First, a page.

Together, these efforts have helped New Jersey’s economy remain stable throughout the crisis and have put us on track to a safe and efficient recovery that results in strong and equitable long-term growth.
How have you modified your incentive programs in recent years to adjust to the times and changing landscape of corporate site selection?
GOVERNOR MURPHY: New Jersey is currently in the process of revising our tax incentive offerings to better align State programs with our goal of building a stronger economy that works for all of New Jersey. The proposed new incentive programs include a number of important reforms including an increased focus on targeted industries, prioritizing new job creation rather than retained jobs, lower per-job credit amounts with bonuses that more closely align with the State’s economic goals, encouraging job creation and investment in urban centers and other distressed communities, placing limits on the transfer of credits to ensure job-creating companies reap the primary benefits of taxpayers’ investments, rewarding companies that invest in employee skill development and training, and incentivizing investment in revitalizing the historic buildings that are the heart of New Jersey’s vibrant communities. Our proposed Innovation Evergreen Fund is a bold new idea that will connect New Jersey startups with the funding they need to grow and foster a vibrant innovation ecosystem while generating new revenues for the State. These changes will ensure a robust incentive program that addresses businesses’ needs while ensuring New Jersey residents share in the benefits of economic growth and development. We are working towards getting a deal in place by the end of 2020.
There is obviously a lot of competition for companies between New York and New Jersey. How are you addressing that situation now?
GOVERNOR MURPHY: New Jersey views New York and all our neighbor states as partners in our work to build a stronger, fairer economy that better serves businesses and residents. While every business’s decision-making process is unique, New Jersey provides a variety of benefits for businesses and workers that make it an attractive destination for companies looking to launch, relocate, or expand.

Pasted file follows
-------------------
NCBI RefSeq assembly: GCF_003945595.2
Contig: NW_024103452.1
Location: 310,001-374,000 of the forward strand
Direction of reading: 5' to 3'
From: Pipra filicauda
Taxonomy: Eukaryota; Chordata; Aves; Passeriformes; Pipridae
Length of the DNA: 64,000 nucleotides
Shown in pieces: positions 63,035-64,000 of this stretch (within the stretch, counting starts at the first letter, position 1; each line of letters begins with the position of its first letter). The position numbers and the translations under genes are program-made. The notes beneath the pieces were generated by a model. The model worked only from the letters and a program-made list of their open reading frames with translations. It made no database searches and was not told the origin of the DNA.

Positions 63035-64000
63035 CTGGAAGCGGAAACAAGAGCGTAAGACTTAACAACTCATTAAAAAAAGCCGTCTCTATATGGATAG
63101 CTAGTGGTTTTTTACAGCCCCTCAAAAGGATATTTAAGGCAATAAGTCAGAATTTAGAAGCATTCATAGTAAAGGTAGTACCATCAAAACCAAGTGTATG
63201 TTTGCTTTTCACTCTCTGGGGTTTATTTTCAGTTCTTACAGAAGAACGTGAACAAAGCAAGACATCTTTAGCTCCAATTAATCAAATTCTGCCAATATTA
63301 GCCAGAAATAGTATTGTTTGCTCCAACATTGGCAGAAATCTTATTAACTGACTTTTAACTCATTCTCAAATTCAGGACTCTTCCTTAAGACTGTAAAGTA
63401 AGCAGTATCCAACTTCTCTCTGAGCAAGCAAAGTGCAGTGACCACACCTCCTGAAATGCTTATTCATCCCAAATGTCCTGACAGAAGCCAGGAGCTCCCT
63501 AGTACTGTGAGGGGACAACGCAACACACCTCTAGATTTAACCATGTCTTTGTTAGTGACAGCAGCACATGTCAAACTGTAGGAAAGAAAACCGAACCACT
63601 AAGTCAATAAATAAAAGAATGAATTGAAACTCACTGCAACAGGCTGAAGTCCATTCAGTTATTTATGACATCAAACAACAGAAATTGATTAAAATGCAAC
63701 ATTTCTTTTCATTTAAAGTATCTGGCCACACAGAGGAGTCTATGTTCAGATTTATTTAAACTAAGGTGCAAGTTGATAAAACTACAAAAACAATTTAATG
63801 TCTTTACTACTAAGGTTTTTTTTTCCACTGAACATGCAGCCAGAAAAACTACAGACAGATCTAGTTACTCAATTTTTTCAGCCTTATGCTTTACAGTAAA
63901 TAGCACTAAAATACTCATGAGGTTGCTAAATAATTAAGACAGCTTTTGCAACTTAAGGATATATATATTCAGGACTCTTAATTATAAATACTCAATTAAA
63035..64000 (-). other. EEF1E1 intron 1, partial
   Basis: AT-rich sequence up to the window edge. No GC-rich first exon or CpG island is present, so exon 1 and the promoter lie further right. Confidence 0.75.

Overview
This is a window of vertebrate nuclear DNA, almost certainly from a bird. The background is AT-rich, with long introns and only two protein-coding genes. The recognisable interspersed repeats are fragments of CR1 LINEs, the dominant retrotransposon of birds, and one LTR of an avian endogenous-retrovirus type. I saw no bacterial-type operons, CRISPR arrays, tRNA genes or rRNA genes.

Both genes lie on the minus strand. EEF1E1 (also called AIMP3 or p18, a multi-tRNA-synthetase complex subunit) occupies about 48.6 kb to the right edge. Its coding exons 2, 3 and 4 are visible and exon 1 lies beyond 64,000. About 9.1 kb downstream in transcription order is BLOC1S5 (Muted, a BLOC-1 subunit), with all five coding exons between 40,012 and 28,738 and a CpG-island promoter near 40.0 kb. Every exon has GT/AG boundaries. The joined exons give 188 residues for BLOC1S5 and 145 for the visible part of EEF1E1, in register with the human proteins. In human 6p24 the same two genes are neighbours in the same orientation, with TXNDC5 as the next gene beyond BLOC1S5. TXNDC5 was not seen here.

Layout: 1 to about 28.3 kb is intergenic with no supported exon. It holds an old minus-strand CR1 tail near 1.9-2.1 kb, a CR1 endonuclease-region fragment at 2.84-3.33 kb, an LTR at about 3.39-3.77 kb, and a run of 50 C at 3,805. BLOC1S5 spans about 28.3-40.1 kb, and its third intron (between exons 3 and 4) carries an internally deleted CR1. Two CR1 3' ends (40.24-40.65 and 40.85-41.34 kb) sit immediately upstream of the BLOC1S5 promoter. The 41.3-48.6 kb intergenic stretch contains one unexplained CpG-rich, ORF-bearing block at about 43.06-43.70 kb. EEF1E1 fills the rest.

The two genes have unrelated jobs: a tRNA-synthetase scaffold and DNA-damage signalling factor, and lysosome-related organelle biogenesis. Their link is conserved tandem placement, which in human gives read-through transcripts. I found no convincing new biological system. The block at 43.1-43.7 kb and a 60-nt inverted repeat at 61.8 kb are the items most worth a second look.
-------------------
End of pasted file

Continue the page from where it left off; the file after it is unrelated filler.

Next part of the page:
At the most basic level, New Jersey’s location at the heart of the Northeast Corridor provides unparalleled proximity and connectivity to one of the world’s largest economic hubs. New Jersey complements this advantage with unparalleled infrastructure for businesses, including a robust network of highways, ports, and airports as well leading high-speed internet connectivity across the state.
New Jersey is also home to the top-ranked public education system in the nation as well as numerous leading colleges and research universities. This has not only helped New Jersey develop one of the most diverse and highly-educated workforces in the United States, it also helps companies that locate in New Jersey attract top talent who want to ensure their children have access to good schools and communities that reflect a diverse and interconnected world.
All these factors have contributed to New Jersey’s thriving economy, which includes leaders in the fastest-growing industries of tomorrow, from offshore wind to esports. New Jersey is proud to host a robust and growing innovation economy, and the State is committed to supporting new ideas. One recent example of this leadership is the NJ Wind Port, which will establish New Jersey as a hub of the rapidly expanding global offshore wind industry.
Together these many advantages make New Jersey a highly attractive destination for businesses of all sizes across all industries. As we emerge from the COVID-19 pandemic, these strong economic foundations will ensure a rapid and robust recovery, which will make the Garden State even more attractive to companies considering a move or expansion.